6. Oderus Urungus
When Dave Brockie died after a heroin overdose in 2014, heavy metal lost one of its most warped minds and conceptual visionaries. The man portrayed Oderus Urungus – the humanoid barbarian son of a petri-dish and supercomputer with a penchant for intergalactic warfare – and would also devise equally ludicrous backstories stretching back some 50 billion years for an entire cast of freaky characters. While performing with Foo Fighters in GWAR’s hometown of Richmond, Virginia some months later in 2014, Dave Grohl would raise a loving toast to their notoriously outspoken leader. “One of the greatest compliments, or non-compliments, that I have ever gotten in my life, I remember seeing this interview with Dave Brockie where he said ‘Dave Grohl, he’s actually had his teeth removed so he could fit more GRAMMY dicks in his fucking mouth.’ So, right now, I give it up to Brockie… he would fucking hate that I dedicated a fucking song to him.”
7. Rob Zombie
As heavy music’s very own Dr. Frankenstein, Rob Zombie has welded together a firebrand of robotic horror through his usage of industrial rhythms, spiky guitars and B-movie samples. And the man’s own filmwork, most notably directorial debut House Of 1000 Corpses and sequel The Devil’s Rejects, has been regarded equally as disgusting – tapping into his most violent imaginations of torture, necrophilia and flaying. “The scene where they’re skinning the guy alive, that’s all pretty much missing,” bemoaned the musician/director upon his first release. “The stabbing scene was edited way down. Any scene that has violence in it used to have a lot more violence.” You’d probably be right in guessing Disney night is not a thing at Chez Zombie.
8. Till Lindemann
Anyone that’s seen the video for Rammstein’s 2010 single Ich Tu Dir Weh or the German industrial heavyweights performing the song live, will have surely spotted the lights inside singer Till Lindemann’s mouth. He had the option to run a flesh coloured wire along his cheek to illuminate from the outside, but instead went for a surgical incision to have the light fed into his mouth directly. As you do. Thankfully for his lawyers, the penis spraying out jets of white liquid into the eyes of the crowd is somewhat less realistic – though his classic stunt did land him in jail for a night in Worcester, Massachusetts on the inaugural Family Values tour of 1998.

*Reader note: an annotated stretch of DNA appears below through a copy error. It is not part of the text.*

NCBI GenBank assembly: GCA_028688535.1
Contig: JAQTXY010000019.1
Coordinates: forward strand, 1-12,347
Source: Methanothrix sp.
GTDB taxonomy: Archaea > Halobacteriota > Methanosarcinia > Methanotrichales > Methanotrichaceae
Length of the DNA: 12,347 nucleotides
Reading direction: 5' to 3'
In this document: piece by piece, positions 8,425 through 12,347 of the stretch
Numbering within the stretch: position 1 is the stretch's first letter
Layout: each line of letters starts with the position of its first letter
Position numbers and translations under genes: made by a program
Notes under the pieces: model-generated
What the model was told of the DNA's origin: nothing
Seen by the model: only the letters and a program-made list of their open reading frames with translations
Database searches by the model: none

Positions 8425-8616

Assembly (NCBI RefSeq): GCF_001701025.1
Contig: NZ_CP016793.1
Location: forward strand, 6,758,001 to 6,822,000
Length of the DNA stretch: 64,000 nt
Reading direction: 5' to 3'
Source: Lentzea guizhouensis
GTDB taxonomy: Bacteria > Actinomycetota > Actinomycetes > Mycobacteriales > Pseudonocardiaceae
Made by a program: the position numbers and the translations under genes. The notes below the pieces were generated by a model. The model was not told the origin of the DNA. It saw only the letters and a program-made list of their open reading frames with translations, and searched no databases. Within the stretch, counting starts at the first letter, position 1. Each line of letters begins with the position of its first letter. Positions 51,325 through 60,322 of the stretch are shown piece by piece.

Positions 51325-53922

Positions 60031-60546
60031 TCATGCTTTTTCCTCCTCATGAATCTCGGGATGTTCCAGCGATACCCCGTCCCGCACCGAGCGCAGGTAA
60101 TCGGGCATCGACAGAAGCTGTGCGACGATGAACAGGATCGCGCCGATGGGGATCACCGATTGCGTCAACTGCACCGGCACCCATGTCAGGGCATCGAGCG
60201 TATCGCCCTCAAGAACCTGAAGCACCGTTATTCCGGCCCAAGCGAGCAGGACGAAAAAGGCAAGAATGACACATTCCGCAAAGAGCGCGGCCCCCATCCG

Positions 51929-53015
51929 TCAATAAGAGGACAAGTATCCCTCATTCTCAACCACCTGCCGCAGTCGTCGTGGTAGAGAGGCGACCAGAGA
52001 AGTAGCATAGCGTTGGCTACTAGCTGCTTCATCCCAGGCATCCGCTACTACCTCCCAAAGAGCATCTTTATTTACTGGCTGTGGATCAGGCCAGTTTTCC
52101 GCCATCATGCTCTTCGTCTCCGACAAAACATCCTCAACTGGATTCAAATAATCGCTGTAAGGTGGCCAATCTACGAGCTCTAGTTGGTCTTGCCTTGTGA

9. King Diamond
Just like Screamin’ Jay Hawkins before him, King Diamond’s early stage shows would involve a skull as one of the props – the only difference being his came from a real-life human and was called Melissa, the title of his then-band Mercyful Fate’s 1983 debut. As a trained lab assistant with no money for effects, he engineered his own explosives using oxygen and magnesium powder before stabbing the stomach of a doll filled with pigs’ guts, pulling the entrails out and launching the bloody mess at unsuspecting audiences. “It was completely gross, I wouldn’t do that today,” he remarked in 2014. Most of these legendary shock rockers have sung about death, but few can say they’ve experienced it as closely as King Diamond – who underwent a triple heart bypass in 2010, nearly died and felt like he brought something back with him from the other side. Thankfully in the years since, he has returned to the stage, written new music that’s currently being recorded and even become a father for the first time aged 61.
10. Gene Simmons
What was it about KISS that so deeply penetrated the minds of teenage rock fans in the late ’70s? The cartoonish silliness? The Japanese Kabuki makeup? Gene Simmons’ nightmarishly rubber tongue? Or was it writing an entire album of solid gold rock hits with their self-titled debut of 1974? In truth, it was all of these things – but rockets being launched out of guitar headstocks, bloody eruptions of vomit, 50 pounds of armour and eight-inch heel boots certainly lent a helping hand too. All these years on, most recently drawing criticism in his attempts to trademark the devil horn hand gesture, their demon bass player still knows how to court controversy. “The most important thing in life is to be a selfish asshole,” he famously once stated.
Words: Amit Sharma